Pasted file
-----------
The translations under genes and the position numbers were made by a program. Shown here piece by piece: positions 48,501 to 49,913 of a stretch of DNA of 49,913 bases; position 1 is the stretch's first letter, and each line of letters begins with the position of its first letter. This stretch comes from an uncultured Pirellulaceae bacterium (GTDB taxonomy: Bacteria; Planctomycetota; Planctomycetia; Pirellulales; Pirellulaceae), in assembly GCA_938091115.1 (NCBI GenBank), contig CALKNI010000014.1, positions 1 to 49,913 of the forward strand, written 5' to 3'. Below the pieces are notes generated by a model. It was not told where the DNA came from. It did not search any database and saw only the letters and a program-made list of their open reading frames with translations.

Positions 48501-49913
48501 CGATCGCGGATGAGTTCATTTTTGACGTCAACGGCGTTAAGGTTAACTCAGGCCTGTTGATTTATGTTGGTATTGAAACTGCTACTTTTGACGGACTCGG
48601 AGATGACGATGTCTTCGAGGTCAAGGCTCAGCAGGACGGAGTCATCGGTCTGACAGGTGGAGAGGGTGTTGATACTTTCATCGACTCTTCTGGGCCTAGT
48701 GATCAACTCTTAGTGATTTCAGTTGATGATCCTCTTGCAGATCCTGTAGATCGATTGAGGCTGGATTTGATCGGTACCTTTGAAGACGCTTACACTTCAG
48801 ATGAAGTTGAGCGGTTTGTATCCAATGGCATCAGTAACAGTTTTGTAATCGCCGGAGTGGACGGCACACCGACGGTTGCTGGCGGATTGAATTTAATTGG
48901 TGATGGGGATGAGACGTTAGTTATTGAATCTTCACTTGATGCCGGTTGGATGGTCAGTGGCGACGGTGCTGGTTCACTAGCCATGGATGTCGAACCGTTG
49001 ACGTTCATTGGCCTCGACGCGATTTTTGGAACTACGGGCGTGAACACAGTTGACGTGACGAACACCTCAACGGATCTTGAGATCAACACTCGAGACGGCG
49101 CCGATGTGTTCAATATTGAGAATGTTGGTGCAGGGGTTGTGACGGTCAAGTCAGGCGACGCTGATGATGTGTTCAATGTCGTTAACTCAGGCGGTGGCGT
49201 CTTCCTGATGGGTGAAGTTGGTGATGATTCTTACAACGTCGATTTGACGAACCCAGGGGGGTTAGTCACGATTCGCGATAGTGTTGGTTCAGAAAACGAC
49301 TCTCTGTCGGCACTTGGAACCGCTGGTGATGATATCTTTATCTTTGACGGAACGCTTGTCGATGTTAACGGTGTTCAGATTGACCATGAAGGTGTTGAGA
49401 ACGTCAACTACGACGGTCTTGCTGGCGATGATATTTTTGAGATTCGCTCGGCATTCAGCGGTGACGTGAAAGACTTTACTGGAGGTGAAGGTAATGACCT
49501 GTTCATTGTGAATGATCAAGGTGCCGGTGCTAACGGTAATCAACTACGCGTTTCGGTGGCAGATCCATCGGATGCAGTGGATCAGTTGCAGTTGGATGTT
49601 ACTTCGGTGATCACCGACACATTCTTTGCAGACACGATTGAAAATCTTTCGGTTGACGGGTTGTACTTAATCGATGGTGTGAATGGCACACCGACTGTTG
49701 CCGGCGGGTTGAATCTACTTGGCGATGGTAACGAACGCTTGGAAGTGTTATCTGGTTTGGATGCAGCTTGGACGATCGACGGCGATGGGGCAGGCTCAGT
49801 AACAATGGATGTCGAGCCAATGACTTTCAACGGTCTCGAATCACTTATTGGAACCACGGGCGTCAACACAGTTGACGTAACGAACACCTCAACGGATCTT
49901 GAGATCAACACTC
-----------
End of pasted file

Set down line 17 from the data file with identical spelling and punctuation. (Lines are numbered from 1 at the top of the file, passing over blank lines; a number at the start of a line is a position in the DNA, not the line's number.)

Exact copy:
49901 GAGATCAACACTC